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Had a student who wanted to make this kind of sentence, in the passive voice and it's an ongoing process.

"The airport has been being built"

just sounds wrong to me, but is it? Could say "...has been under contruction" of couse, but is "...been being built" wrong?


It's twisting my melon - any thoughts/ideas appreciated!

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Hello, whoisthisis, and welcome to the Grammar Exchange.

@whoisthisis posted:

Had a student who wanted to make this kind of sentence, in the passive voice and it's an ongoing process.

"The airport has been being built"

just sounds wrong to me, but is it? Could say "...has been under contruction" of couse, but is "...been being built" wrong?

Though grammatically correct, I don't think "has been being built" works, and this is because of the verb "build."

Although "is being built" is possible to mean "is (currently) under construction," using the present perfect would imply an ongoing process (from some point in the past into the present), and the process of building includes interruptions. We cannot think of anything being built uninterruptedly except, perhaps, a bee hive or an ant hill. Bees and ants are particularly industrious.

Hello, whoisthisis, and welcome to the Grammar Exchange.

Though grammatically correct, I don't think "has been being built" works, and this is because of the verb "build."

Although "is being built" is possible to mean "is (currently) under construction," using the present perfect would imply an ongoing process (from some point in the past into the present), and the process of building includes interruptions. We cannot think of anything being built uninterruptedly except, perhaps, a bee hive or an ant hill. Bees and ants are particularly industrious.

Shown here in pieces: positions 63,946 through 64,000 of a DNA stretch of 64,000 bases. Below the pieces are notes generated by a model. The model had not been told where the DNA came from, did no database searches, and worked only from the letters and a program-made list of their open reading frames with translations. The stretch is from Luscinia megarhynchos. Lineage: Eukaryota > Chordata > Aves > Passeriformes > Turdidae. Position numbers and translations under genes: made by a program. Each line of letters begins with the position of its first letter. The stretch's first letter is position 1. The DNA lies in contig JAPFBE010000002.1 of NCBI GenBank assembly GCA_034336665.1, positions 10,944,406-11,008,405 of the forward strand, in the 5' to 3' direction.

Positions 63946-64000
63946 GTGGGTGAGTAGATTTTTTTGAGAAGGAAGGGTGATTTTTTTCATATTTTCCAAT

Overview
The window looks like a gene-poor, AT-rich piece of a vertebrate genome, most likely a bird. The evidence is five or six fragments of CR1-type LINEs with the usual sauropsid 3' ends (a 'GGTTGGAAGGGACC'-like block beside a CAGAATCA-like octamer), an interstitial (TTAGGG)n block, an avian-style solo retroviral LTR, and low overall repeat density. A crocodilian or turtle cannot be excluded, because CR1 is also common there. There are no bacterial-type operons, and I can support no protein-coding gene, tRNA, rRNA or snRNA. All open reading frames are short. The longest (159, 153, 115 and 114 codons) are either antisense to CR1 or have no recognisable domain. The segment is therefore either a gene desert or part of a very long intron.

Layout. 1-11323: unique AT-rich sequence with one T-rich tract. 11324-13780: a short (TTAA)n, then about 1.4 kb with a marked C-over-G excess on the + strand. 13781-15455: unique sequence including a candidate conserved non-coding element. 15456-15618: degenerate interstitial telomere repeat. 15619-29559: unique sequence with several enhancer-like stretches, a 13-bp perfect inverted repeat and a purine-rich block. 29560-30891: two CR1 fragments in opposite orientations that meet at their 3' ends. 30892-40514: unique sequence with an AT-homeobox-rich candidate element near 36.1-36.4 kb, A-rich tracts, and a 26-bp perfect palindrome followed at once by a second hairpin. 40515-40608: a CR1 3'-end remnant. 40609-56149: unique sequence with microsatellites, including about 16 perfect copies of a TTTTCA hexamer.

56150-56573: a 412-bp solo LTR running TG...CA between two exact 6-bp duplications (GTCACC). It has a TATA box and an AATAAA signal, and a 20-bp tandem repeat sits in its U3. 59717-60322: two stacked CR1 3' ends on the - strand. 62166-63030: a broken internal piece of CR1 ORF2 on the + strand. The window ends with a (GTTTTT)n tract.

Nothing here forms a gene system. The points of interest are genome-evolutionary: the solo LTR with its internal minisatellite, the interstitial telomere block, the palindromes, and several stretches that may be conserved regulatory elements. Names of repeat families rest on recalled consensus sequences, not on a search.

Almost everything you've written here is incorrect as far as I can tell, but thanks anyway

@whoisthisis posted:

Almost everything you've written here is incorrect as far as I can tell, but thanks anyway

It's not so much the grammar but the semantics of the verb "build" that is involved in the oddness of its being used in the present perfect continuous. Unless you explain why you claim so arrogantly that my response is incorrect, I will not consider it a serious claim that I need to worry about. You came here with a question, I answered it to the best of my knowledge, and your ignorance is now coupled with impoliteness. Your thank-you note and your smiling face are not really convincing.

Hi, I’m sorry about that - I didn’t mean to upset you, which is why I didn’t go through the mistakes. The thank you and smiley face were genuine, I really did appreciate you giving me an answer when no one else did; having said that, I did want to point out that I think what you have said is wrong for anyone else reading it.

The following corrections come with the same caveat as my initial reply: “as far as I can tell,” I've been proven wrong too many times to be 100% sure that I'm right.